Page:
The Federal Reserve’s (Fed) higher for longer narrative received some dovish excrement this week when the US CPI results for June came in lower than expectations at 3.0%, year-on-year, down from 4.0% in May. The Fed’s “fight against inflation” seems to be going swimmingly and markets now seem to be fully-priced-in for a 25bps hike and then nothing to year-end, and then beginning to price in a rate-cut next year in January 2004. This led to a dollar sell-off and increased risk-on investor sentiment which gained momentum on Thursday with a lower-than-expected US PPI figures and a strong US initial jobless claims print, this past week.

The week ahead will start off early with the release of the latest China GDP results for the 2Q2023 in the early hours of Monday morning. Expectations are for a robust year-on-year growth rate of 7.3%, up from 4.5% in the 1Q2023. The CPI ball is in Europe’s court this week. UK and Eurozone CPI figures are expected to come in at elevated levels of 8.2% and 5.5%, respectively, year-on-year. Additionally, the health of the US consumer economy will be on the display with the US retail results for June.
We’re starting this week’s report with what I like to refer to as “God’s money.” The dollar was slaughtered last week, and the yellow metal climbed roughly 2.30%. Gold is currently testing its 50-day MA resistance rate and a break above the $1,954 per ounce mark will allow gold to climb to the 2022 peak of $2,070. The MACD is holding a strong buy signal and the RSI still has room to move higher before hitting the overbought range.

The stars aligned for a massive rand rally last week. Weak dollar, risk-on investor sentiment, bounce in precious metals particularly platinum led to rand gains of roughly 3.90%. The rand managed to pull the USD/ZAR pair below R18.00, onto the 61.8% Fibonacci retracement rate of R17.92, before closing the week at R18.09. I expect the 200-day MA of R18.87 to hold some support given the near oversold status of the dollar, indicated by the RSI. The MACD indicator is however holding a strong sell signal so a deeper drop onto R17.70 is looking likely.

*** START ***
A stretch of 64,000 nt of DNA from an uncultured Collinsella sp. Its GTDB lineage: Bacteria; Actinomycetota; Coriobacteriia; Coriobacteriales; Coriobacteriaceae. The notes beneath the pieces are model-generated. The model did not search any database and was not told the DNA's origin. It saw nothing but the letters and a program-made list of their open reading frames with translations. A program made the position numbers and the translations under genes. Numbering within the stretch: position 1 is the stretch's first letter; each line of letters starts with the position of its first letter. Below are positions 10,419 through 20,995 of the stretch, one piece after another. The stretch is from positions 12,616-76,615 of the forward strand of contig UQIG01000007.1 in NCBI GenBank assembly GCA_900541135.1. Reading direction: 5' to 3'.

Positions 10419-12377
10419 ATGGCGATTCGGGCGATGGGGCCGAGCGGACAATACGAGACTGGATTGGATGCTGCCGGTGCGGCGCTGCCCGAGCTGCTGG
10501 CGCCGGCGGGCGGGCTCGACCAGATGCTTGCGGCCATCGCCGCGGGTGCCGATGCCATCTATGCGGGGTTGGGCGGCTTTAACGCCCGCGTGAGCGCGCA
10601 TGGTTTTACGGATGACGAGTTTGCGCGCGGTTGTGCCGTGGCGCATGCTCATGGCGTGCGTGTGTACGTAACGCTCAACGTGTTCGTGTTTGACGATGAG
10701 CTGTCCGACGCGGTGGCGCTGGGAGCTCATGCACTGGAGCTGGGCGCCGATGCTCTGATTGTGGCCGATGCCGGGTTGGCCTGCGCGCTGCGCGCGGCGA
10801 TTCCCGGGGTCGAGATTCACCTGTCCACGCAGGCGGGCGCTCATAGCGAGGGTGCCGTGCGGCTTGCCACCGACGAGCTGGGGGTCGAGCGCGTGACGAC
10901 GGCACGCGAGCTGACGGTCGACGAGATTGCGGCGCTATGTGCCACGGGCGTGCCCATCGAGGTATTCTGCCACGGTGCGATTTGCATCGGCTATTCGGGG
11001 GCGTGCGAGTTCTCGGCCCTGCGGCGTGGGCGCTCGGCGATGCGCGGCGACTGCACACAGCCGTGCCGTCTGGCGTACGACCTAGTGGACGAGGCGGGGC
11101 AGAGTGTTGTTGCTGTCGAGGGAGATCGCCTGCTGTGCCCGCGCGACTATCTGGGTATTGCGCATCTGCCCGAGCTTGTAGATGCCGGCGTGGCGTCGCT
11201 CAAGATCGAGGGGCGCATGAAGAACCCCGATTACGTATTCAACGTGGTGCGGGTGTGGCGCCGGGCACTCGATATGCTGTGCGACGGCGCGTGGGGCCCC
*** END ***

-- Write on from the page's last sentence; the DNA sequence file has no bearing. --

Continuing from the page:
Now, its dollar time. When in doubt, zoom out. The DXY has broken below our major support range and the 61.8% Fibonacci retracement level of 102.268 which places the 2022 low of 94.610 in the dollar bears’ crosshairs. But first, a break below 99.500 will allow the dollar to weaken towards 97.440. The DXY is however heavily oversold which could afford the DXY some breathing room which could see it claw its way higher towards 101.300.

I’m eating humble pie regarding my predictions for the equity markets. The double top structure was invalidated on the S&P500 after the index gapped up for two consecutive sessions which allowed it to close the week at a one-year high of $4,505.41. A failed break below the blue support range between $4,390.00 and $4,440.00 will allow for another leg higher towards $4,640.00.

Similarly, the JSE was also boosted by the rand, the risk-on investor sentiment and the pumping gold price which pushed gold stocks. The index blasted past the 50-day MA resistance at R71,820.00 after catching support on the 200-day MA support of R68,965.00.

I’d like to close this week’s report off with a bit of history lesson regarding the debt market. Economists like referring to the yield curve and the spread between long-term and short-term bond yields to judge the health of the bond market and the economy. The chart below shows the difference between the US 10-year bond yield and the US02-year bond yield. In a healthy and growing economy, the difference is positive, meaning that a longer-term bond yields more than shorter-term bonds.

Naturally the bond holder will be compensated more for holding a longer-term security. An economy that is in a recessionary period will however have a negative yield spread (longer-term bonds yield less than shorter term bonds). This happens because money in leaving short-term markets and running to towards the safety of long-term securities largely due to short-term uncertainty, which pushes long-term yields down. This is what is referred to as a yield curve inversion. While an inverted yield curve has often preceded recessions in recent decades, it does not cause them. Rather, bond prices reflect investors’ expectations that longer-term yields will decline, as typically happens in a recession.

The Federal reserve responds to an inverted yield curve and a recession by dropping the short-term interest rates, as you can see on the Federal Funds Rate at the bottom of the chart. I will leave you with the words of Mark Twain, “history doesn’t repeat but it often rhymes.”


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